This Bridge Called My Back: Writings by Radical Women of Color

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Cherríe Moraga, Gloria Anzaldúa
Kitchen Table, Women of Color Press, 1983 - Poetry - 261 pages
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This groundbreaking collection reflects an uncompromised definition of feminism by women of color. 65,000 copies in print.

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This is one of the most influential, precious books of women's history in existence. Someone needs to print it again.

Contents

Was Growing Up
7
Am What I Am
14
Wonder Woman
25
Copyright

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About the author (1983)

A native of the Southwest, Anzaldua is a Chicana lesbian feminist theorist, creative writer, editor, and activist. She has taught Chicano studies, feminist studies, and writing at a number of universities. In addition, she has conducted writing workshops around the world and has been a contributing editor for the feminist literary journal Sinister Wisdom since 1984. She has also been active in the migrant farm workers movement. Anzaldua first came to critical attention with an anthology she coedited with Cherrie Moraga, another Chicana lesbian feminist theorist and writer. Titled This Bridge Called My Back: Writings by Radical Women of Color (1981), the anthology includes poetry, fiction, autobiographical writing, criticism, and theory by Chicana, African American, Asian American, and Native American women who advocate change in academia and the culture at large. Anzaldua is well known for her second book, Borderlands/La Frontera (1987). It combines prose and poetry, history, autobiography, and criticism in Spanish, English, as well as Tex-Mex and Nahautl. Its purpose is to interrogate and deconstruct sexual, psychological, and spiritual borderlands as well as the United States-Mexican border. In 1990 Many Faces/Making Souls was published. Anzaldua currently resides in Santa Cruz, California.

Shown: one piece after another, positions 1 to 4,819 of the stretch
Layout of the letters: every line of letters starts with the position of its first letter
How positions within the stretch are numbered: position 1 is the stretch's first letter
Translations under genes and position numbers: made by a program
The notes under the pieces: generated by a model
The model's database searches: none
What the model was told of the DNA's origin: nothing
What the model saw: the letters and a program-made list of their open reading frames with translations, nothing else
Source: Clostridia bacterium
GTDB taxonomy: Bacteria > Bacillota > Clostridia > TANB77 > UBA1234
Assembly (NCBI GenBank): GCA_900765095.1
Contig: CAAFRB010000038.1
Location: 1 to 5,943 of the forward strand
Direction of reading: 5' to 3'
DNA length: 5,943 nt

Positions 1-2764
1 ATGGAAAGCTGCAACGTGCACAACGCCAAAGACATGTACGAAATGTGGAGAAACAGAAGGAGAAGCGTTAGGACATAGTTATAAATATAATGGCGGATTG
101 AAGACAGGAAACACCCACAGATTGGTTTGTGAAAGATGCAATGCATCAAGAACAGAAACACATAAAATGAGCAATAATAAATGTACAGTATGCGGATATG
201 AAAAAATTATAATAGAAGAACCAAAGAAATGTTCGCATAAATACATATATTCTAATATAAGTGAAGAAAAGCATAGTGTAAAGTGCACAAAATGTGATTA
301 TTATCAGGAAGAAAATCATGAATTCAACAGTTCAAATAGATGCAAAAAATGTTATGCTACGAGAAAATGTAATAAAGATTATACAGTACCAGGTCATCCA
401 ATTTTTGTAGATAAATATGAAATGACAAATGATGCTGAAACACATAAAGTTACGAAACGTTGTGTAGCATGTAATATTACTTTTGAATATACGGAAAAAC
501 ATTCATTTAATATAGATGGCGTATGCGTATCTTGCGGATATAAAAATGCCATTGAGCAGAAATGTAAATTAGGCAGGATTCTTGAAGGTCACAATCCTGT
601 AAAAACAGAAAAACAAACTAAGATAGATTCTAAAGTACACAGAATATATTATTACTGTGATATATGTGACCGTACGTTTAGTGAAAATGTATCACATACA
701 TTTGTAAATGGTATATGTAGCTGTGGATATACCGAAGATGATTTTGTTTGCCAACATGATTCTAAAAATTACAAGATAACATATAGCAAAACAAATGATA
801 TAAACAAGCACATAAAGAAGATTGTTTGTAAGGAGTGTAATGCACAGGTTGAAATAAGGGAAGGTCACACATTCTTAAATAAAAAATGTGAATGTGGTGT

Toni Cade Bambara, a well-known teacher, writer, and social activist, was born on March 25, 1939, in New York. Bambara's mother was influenced by the Harlem Renaissance and fostered creativity in her daughter. After graduating from Queens College in 1959, Bambara worked as a social investigator for the New York Department of Welfare. This experience influenced her writing and reflected her interest in the welfare of the black community. Bambara returned to school, receiving her MA from City College of New York in 1965, where she taught until 1969. It was in the 1970s that Bambara wrote her most important works, including Black Woman, Southern Black Utterances Today, and Gorilla My Love. Bambara's works are frequently written in black street dialect and are set in the rural South and the urban North. She is interested in the identities and experiences of the black community and writes about their effects as a society. She has also authored several film and television scripts. Bambara is a frequent guest lecturer, visiting professor, and community leader. She received an American Book Award in 1981 Her novel The Salt Eaters (1980) is centered around a healing event that coincides with a community festival in the fictional city of Claybourne, Georgia. The novel Those Bones Are Not My Child or If Blessings Come (title of the manuscript), was published posthumously in 1999. It deals with the disappearance and murder of forty black children in Atlanta between 1979 and 1981. It was called her masterpiece by Toni Morrison, who edited it and also gathered some of Bambara's short stories, essays, and interviews in the volume Deep Sightings & Rescue Missions: Fiction, Essays & Conversations. (Vintage, 1996). Toni Cade Bambara was diagnosed with colon cancer in 1993 and died of it in 1995, at age 56.

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